The mylohyoid nerve (or nerve to mylohyoid) is a nerve that innervates the mylohyoid muscle and the anterior belly of the digastric muscle.
Mandibular division of the trigeminal nerve. (Label for mylohyoid nerve is at bottom center.)
Mandibular division of trifacial nerve, seen from the middle line. The small figure is an enlarged view of the otic ganglion. (Label "to mylohyoid" at bottom left.)
|From||inferior alveolar nerve|
|Innervates||mylohyoid muscle, anterior belly of digastric muscle|
|Anatomical terms of neuroanatomy|
The mylohyoid nerve branches from the inferior alveolar nerve (a branch of the mandibular nerve, the third part of the trigeminal nerve) just before it enters the mandibular foramen.
It descends in a groove on the deep surface of the ramus of the mandible, and reaching the under surface of the mylohyoid muscle, it supplies both the mylohyoid and the anterior belly of the digastric muscle.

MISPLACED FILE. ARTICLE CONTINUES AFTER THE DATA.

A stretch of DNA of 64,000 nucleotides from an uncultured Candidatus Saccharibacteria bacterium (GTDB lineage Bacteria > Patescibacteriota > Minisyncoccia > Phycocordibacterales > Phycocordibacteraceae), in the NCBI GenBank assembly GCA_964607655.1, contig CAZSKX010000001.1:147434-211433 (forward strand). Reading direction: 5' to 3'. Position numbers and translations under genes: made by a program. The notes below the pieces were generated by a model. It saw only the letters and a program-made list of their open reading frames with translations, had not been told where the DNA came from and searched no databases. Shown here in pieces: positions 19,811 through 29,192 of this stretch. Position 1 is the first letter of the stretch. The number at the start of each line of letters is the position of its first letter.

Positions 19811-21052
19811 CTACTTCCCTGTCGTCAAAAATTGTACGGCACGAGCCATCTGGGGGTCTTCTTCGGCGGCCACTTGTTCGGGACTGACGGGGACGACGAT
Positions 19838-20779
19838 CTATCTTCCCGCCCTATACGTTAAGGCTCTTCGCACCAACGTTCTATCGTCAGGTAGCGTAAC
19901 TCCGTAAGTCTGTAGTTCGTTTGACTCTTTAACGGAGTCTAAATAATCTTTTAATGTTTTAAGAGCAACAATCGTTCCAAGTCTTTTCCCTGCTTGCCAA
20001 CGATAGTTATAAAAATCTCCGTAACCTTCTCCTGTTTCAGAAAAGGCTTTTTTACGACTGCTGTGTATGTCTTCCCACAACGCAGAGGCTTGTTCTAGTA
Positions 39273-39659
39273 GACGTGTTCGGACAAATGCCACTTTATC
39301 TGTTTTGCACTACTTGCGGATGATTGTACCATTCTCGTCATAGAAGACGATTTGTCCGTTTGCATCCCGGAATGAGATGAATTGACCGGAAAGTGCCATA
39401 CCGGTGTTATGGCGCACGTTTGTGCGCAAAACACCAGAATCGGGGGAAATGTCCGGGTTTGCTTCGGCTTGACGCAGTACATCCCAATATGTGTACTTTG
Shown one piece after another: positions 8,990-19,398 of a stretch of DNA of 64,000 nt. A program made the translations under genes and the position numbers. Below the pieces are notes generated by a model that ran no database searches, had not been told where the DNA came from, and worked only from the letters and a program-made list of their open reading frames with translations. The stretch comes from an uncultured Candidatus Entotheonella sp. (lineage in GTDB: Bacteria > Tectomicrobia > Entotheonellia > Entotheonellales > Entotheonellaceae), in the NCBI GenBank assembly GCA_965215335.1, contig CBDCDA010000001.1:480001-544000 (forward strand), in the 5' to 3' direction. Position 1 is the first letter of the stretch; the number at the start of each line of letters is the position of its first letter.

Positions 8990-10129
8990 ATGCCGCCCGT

- Mandible of human embryo 24 mm. long. Outer aspect.
- Mandible of human embryo 95 mm. long. Inner aspect. Nuclei of cartilage stippled.
- Infratemporal fossa. Lingual and inferior alveolar nerve. Deep dissection. Anterolateral view
This article incorporates text in the public domain from page 896 of the 20th edition of Gray's Anatomy (1918)
- Anatomy photo:27:09-0102 at the SUNY Downstate Medical Center - "Infratemporal Fossa: The Inferior Alveolar Nerve and the Vessels"
- MedEd at Loyola GrossAnatomy/h_n/cn/cn1/cnb3.htm
- lesson4 at The Anatomy Lesson by Wesley Norman (Georgetown University) (mandibularnerve)
- cranialnerves at The Anatomy Lesson by Wesley Norman (Georgetown University) (V)
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